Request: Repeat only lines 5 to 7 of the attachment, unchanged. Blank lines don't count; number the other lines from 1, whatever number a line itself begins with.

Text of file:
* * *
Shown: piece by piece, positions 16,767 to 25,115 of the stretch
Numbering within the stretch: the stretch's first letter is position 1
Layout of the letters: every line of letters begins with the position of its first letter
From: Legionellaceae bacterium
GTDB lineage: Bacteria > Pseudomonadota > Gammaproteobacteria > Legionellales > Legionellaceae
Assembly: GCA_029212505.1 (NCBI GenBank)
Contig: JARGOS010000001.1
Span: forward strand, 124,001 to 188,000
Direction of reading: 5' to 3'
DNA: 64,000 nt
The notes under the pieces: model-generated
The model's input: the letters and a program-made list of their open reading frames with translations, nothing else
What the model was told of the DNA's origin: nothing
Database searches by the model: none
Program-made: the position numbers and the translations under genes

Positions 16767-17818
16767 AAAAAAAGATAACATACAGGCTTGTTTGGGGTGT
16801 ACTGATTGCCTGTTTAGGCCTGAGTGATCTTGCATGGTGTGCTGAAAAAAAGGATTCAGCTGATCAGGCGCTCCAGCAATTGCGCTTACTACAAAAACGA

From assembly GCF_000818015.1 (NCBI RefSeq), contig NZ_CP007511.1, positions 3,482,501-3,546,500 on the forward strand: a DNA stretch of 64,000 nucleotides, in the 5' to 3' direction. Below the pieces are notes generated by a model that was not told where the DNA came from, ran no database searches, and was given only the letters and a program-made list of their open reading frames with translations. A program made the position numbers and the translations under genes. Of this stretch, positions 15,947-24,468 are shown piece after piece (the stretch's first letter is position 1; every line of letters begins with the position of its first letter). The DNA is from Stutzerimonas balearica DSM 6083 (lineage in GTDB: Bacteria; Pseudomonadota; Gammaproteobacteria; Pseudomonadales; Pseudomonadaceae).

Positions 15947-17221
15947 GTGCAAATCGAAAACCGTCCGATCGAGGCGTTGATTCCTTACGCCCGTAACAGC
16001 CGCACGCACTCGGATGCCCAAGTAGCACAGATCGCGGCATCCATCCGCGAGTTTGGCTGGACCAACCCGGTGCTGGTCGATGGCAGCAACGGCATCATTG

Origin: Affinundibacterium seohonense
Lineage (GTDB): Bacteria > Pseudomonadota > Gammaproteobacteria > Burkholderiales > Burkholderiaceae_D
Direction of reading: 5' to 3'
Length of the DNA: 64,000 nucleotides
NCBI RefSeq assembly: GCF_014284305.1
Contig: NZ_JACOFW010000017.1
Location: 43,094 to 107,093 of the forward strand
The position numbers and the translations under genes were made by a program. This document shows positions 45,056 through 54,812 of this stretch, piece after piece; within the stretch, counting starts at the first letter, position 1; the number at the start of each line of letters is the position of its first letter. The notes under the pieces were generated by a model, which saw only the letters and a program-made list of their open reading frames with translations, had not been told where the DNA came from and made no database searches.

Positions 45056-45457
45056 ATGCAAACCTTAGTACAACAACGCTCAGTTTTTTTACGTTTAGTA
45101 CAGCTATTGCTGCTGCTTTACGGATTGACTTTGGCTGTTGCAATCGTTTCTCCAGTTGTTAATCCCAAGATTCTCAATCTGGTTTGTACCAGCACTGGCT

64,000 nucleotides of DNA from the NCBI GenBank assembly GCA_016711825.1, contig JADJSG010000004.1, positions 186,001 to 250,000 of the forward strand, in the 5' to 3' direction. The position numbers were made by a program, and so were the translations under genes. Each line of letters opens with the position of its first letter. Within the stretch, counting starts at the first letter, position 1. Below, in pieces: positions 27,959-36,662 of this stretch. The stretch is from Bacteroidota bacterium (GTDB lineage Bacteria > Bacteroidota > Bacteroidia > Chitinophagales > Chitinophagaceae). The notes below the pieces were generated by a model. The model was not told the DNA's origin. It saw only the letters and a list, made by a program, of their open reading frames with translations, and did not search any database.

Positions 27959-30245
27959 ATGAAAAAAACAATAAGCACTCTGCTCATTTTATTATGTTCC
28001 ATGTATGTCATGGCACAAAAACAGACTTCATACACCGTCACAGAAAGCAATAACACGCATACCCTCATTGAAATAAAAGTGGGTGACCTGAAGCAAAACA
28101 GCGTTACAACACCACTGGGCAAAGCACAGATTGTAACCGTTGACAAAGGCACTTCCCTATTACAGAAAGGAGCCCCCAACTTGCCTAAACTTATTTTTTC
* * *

GTDB lineage: Bacteria > Pseudomonadota > Gammaproteobacteria > Legionellales > Legionellaceae
Assembly: GCA_029212505.1 (NCBI GenBank)
Contig: JARGOS010000001.1